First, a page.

Maple Ridge Coun. Bob Masse is adding his voice to the chorus questioning Metro Vancouver’s plan to burn its garbage in a half-billion dollar incinerator.
“There are just so many things we can do before we go to waste-to-energy,” Masse said Tuesday before council’s meeting, during which he was to introduce a motion to have Maple Ridge seek a five-year delay of the project.
Masse said recycling plastics technology is constantly improving, the new Multi Material B.C. program will increase recycling, while the supposed $100 per megawatt hour rate B.C. Hydro is supposed to pay Metro Vancouver for the power generated from the plant is up in question.
An April 30 letter from B.C. Hydro energy planning vice-president Doug Little cautions Metro that Hydro has made no commitment to buy power from a new plant, but is willing to explore the potential value of the electricity.
Burnaby Mayor Derek Corrigan, however, said earlier that power is not the purpose of this facility.
“We’re building it because we want to stop waste going to landfills. Electricity is a byproduct.”
Masse cited the “feed the beast” scenario in which more garbage will be sought for incineration at the expense of recycling.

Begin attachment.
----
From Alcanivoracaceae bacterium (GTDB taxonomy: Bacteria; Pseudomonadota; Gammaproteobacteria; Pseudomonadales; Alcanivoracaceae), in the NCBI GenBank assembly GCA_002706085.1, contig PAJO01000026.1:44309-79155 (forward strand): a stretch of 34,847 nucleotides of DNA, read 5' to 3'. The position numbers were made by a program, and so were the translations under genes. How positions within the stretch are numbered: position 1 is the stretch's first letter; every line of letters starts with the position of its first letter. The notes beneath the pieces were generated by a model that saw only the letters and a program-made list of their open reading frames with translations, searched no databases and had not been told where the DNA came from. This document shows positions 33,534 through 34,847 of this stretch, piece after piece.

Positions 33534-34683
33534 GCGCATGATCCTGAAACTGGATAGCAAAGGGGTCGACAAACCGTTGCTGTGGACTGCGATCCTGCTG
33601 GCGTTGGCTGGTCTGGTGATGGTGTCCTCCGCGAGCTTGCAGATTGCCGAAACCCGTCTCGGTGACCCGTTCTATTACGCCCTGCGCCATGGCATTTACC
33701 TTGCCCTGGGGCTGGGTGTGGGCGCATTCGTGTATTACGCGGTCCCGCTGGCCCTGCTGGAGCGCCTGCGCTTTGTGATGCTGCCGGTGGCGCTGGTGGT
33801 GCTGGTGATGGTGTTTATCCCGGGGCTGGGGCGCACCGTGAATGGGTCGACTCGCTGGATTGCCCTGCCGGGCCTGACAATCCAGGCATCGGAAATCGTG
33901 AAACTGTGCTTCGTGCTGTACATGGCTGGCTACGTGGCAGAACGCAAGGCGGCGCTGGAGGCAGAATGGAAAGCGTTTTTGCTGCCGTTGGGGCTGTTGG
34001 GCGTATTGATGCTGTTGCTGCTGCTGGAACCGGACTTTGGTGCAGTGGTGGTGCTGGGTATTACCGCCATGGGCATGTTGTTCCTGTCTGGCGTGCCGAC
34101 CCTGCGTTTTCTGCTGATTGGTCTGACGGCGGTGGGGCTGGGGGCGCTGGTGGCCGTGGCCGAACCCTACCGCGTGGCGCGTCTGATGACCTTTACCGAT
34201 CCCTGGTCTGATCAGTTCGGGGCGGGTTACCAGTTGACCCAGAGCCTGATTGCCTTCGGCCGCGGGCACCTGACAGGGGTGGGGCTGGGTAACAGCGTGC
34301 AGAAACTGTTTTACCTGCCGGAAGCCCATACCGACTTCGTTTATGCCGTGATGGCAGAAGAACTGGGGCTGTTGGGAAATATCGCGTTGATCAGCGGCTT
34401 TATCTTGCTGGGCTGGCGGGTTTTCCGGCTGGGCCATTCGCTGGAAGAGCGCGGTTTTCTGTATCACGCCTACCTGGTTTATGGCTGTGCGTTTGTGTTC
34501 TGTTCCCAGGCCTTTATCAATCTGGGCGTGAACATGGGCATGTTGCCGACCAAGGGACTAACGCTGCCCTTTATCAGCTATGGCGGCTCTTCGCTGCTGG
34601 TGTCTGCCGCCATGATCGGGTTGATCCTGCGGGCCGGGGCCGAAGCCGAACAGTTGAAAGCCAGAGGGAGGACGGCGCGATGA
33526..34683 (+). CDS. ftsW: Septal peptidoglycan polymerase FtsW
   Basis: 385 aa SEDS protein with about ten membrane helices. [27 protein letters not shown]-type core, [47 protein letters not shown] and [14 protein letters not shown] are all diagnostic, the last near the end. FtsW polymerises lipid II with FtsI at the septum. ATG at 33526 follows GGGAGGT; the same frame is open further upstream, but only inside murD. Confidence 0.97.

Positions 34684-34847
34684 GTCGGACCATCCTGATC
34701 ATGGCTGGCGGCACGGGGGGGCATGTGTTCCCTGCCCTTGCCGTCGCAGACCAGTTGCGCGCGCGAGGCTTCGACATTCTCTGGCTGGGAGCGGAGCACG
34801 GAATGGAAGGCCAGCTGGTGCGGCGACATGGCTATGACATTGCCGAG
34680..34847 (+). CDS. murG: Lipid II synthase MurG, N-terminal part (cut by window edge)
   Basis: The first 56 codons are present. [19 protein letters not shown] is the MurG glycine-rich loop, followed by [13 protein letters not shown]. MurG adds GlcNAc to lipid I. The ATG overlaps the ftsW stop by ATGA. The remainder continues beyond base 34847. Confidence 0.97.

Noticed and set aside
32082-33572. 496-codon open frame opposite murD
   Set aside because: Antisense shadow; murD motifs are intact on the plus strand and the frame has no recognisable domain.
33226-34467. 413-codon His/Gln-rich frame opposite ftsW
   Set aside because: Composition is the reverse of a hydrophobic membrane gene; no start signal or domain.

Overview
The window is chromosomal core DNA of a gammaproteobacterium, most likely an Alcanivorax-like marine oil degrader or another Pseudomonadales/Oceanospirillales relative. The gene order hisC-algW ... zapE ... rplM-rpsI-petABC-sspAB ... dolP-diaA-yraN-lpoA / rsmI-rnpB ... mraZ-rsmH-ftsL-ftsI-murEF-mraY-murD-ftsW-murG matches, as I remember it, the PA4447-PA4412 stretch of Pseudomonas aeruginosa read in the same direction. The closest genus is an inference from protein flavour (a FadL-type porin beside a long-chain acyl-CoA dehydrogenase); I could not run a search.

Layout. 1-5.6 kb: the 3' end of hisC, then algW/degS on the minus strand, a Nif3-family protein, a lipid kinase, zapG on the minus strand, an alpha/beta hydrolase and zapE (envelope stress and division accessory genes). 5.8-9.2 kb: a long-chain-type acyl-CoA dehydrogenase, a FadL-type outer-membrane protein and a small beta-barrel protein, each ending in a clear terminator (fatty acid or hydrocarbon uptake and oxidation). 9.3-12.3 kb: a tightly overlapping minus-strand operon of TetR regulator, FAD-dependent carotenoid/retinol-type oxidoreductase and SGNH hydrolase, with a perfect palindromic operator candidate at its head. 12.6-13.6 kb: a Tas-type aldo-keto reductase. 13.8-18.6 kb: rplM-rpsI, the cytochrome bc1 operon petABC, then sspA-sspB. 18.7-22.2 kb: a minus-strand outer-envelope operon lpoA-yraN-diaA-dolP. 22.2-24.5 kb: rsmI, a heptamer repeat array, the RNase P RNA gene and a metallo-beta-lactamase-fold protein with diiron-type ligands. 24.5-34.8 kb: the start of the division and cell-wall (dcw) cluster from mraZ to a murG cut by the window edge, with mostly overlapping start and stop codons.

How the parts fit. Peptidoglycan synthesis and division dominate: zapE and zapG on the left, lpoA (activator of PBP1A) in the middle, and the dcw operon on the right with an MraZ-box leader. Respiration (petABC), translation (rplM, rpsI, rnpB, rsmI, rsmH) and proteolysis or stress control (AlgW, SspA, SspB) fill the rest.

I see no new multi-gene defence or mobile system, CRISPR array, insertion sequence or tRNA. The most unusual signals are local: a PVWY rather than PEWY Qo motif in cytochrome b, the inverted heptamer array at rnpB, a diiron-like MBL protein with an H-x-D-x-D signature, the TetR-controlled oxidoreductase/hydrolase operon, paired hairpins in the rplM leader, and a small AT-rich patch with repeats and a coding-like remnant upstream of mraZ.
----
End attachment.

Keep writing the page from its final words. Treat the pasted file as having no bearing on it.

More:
The topic was addressed by Metro Vancouver officials recently at Maple Ridge council and Masse said Metro’s Paul Henderson didn’t have an answer that changed his opinion.
Maple Ridge also would be downwind of the facility, no matter where in Metro Vancouver it would be located.
Masse said that the while an incinerator may have made sense when it was approved in 2009, circumstances have changed.
Waiting five years should further clarify the business aspects of the huge project, of which Maple Ridge would have to pay three per cent.
“The Burnaby incinerator is not running at full capacity either,” Masse said.
“There’s a significant amount of concern about the whole thing.”
After the motion was introduced Tuesday, council won’t discuss it until a later meeting.
Masse wasn’t sure how many on council would back the idea.
Metro Vancouver’s neighbour the Fraser Valley Regional District, strongly opposes the incinerator.
Metro Vancouver has chosen the “most antiquated and ineffective method to eliminate their regions’ garbage that will cost their taxpayers an estimated $500 million, will increase air pollution and will negatively affect the health of citizens in both regions,” chair Sharon Gaetz said in a November release.
Metro Vancouver intends to shortlist proponents and potential sites ahead of issuing a final request for proposals in mid-2015.
The winning bidder would be picked by mid-2016 and the new plant would open in 2019.
– with Black Press files